modern diesel for overlanding in developing countries - post your solutions


World Citizen
So with regards to a modern diesel, would the issue solved by simply removing the DPF and related sensors?
In theory, if your ECU will support all those items missing...also there may be legal ramifications to bypassing emissions control systems.

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Yes you can. I have done it. If you ship to the US by container or RoRo you need a letter from EPA giving you a temporary exemption from the emissions rules. Your shipping agent should know the details. If you arrive by land from Canada or Mexico we were not asked for such a letter.


New member
Yes you can. I have done it. If you ship to the US by container or RoRo you need a letter from EPA giving you a temporary exemption from the emissions rules. Your shipping agent should know the details. If you arrive by land from Canada or Mexico we were not asked for such a letter.
Gracias !!!!

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Good question, I have no clue.
I did cross africa with an Landcruiser V8 Diesel based on Euro4. I did read severall travelblogs where the travellers got stranded with euro5...

It is possible for mercedes to migrate the car from Euro 5/6 to euro3 for european spec - but you arent allowed to drive in europe anymore.

I did try to collect any informations about travelling with Diesel and Euro 4/5 at 2014 - with some links for a deep-dive.

Looking at the fuel quality there seems to be no reason to worry with an euro5 based car in USA/CA/Europe/Russia.. The "red" zones get smaller each year... This is the most recent map from 2018 - you can compare to the map from 2013 in the article linked above.




Expedition Leader
I checked with Mercedes in USA. Two different representatives stated that "Mercedes-Benz USA does not approve or recommend any modification to the vehicle equipment." That's even with an EPA waiver. So a Bluetec-equipped Sprinter would have to be modified by a third party.

H&S Performance (link provided by Diplostrat above) is willing to remove diesel emissions equipment after the vehicle owner signs an affidavit specifying that the vehicle will be used off-highway, or out of the country. But they don't have products for Mercedes, only GM, Ram and Ford vehicles.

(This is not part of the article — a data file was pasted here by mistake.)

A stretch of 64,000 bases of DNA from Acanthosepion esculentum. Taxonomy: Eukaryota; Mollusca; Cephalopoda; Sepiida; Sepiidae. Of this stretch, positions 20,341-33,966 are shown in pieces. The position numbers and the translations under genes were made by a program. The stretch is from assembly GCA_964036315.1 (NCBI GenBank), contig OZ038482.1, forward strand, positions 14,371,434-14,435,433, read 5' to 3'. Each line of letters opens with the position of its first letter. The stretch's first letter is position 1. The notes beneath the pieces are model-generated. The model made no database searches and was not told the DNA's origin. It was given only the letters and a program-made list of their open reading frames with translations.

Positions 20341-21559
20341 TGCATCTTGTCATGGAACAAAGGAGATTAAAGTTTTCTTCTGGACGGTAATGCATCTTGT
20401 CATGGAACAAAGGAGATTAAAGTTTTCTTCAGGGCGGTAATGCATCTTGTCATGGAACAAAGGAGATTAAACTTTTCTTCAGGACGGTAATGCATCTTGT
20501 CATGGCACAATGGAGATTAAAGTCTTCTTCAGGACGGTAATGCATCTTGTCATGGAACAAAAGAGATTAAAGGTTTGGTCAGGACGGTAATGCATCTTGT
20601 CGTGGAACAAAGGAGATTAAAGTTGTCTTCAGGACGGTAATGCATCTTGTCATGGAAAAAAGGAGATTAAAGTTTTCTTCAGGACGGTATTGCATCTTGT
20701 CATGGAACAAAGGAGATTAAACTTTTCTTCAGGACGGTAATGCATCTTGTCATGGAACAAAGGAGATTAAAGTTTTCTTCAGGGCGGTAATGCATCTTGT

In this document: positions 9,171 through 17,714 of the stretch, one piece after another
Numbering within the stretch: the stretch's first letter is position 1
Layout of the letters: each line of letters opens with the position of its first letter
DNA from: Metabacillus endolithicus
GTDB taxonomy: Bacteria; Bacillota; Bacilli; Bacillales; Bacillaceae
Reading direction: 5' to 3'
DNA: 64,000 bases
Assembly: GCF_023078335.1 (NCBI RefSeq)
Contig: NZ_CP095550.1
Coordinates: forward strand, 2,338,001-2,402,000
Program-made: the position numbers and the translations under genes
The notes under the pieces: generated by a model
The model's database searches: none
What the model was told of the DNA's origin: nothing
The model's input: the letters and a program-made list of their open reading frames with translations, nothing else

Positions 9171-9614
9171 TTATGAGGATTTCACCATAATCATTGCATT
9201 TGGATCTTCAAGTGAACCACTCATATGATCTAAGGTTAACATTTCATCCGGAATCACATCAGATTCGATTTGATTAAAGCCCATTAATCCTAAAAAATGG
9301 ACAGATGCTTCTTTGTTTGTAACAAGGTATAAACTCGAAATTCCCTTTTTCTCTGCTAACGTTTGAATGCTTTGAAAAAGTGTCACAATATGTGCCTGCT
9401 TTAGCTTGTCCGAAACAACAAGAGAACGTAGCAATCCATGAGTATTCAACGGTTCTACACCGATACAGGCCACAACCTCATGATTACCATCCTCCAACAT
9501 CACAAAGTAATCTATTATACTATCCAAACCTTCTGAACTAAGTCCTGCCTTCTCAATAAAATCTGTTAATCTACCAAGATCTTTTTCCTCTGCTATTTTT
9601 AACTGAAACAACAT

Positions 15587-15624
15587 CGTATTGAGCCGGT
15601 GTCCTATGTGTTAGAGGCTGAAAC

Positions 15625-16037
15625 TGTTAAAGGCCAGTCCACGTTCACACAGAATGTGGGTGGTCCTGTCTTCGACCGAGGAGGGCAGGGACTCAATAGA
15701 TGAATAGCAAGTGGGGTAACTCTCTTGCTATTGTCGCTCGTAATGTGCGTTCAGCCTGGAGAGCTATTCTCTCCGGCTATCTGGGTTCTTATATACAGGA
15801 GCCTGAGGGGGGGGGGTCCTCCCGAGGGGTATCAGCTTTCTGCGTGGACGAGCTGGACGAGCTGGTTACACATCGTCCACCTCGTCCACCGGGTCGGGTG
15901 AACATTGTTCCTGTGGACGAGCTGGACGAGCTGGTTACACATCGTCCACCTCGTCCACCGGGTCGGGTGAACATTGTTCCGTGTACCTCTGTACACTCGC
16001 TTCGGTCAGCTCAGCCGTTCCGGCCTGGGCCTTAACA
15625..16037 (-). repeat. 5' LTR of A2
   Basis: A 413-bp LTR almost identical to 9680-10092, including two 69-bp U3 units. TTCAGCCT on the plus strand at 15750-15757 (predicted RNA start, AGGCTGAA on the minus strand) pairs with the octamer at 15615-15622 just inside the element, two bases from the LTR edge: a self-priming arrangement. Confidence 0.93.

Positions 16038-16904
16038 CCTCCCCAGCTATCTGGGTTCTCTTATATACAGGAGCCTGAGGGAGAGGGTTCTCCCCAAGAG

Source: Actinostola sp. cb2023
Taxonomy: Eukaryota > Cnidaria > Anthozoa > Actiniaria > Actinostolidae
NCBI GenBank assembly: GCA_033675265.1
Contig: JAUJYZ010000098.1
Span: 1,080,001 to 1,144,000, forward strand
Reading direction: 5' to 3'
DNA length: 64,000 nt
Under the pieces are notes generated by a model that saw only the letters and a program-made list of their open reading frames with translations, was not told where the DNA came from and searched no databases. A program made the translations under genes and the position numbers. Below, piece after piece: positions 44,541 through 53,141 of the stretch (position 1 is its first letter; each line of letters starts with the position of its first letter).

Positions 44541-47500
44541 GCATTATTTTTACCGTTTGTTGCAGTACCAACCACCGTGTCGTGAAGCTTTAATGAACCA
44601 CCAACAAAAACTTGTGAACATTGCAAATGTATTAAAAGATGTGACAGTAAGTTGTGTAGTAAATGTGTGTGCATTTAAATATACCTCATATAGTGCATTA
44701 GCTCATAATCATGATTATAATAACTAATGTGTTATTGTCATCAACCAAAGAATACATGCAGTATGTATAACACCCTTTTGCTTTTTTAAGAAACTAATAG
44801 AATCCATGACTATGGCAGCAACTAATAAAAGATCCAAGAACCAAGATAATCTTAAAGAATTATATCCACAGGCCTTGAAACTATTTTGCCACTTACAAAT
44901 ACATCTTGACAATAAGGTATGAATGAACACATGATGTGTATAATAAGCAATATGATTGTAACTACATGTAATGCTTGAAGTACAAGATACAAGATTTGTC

Euro 6, the current emissions rule package for diesels in Europe, is similar to the current diesel emissions rules for USA. It's possible that some aftermarket tuner in Europe has a solution. If you know of any, please post up.

(The Huss Group equipment linked by nick disjunct is an aftermarket solution to add a diesel particulate filter to a truck that doesn't have one. Their equipment is approced by the California Air Resources Board, among other groups. But this gear won't help remove Bluetec equipment from a current Sprinter.)
North America Mercedes is exceptionally strict about Sprinter modifications. Just ask any RV builder. Most RV shops will tell you they really dislike Mercedes especially the super limiting requirements they must follow with the sprinter chassis. Any of the Van life conversions that have drilled frame members to mount various components would get slapped by Mercedes NorthAmerica.


My Uncle drove a government issued Jeep in Europe
After reading thru this thread I'd be looking for a 20 years old 5.9 Cummins Dodge or Ford Powerstroke 7.3. The legal ramifications of driving a modified modern diesel are far too costly to risk in a foriegn country.
OR I'd be looking for a modern gasoline powered vehicle.

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Active member
Asia is not so easy with a modern diesel. Yes it can be done but there are risks. Russia is not a problem.
But in Iran the fuel is of low quality. In Uzbekistan there is little to no diesel sold, and you sometimes get it from a jerrycan or some big stationary tank, hoping that it is something good.

Having done a southern route and a northern route, I can say that it is definitely easier to find petrol than diesel, and that the diesel quality may be to low for Euro 5 and 6.
Whenever you get into an area where there is very little population and fuel is slightly harder to find, diesel is the first to have gone missing. Because the locals usually have some old petrol Hyundai, and the diesels are usually long range trucks.

Also, people liked diesel for what it was in the 80s and the 90s and beginning of the century. Simple reliable engines.
However, they have become so complicated that a petrol engine is more simple.
After 12.5 years and 20 countries I can say that modification is not a concern while traveling as far as legality. It is only a concern in the state, province or country of permanent registration.


Active member
Yeah that seems to work like that.

The thing is with a Euro 5 or Euro 6, which isn't modified, you have a risk of running into errors. So you will have a light on your dashboard, engine will go slow, and you need to reset it.
This is all exactly the opposite of what you wanted from a diesel engine. The simplicity and reliability have gone out of the window.

For Asia and Middle East a car that can run on 92 Octane (as in European 92 octane number) or better will get you everywhere.
Even if the range is only like 400km. And lets be honest, most standard diesel 4x4s won't do much better. (this is of course different for a normal car)
Seeing octane 80 is already very rare, but is sometimes still offered, next to 92 or 95.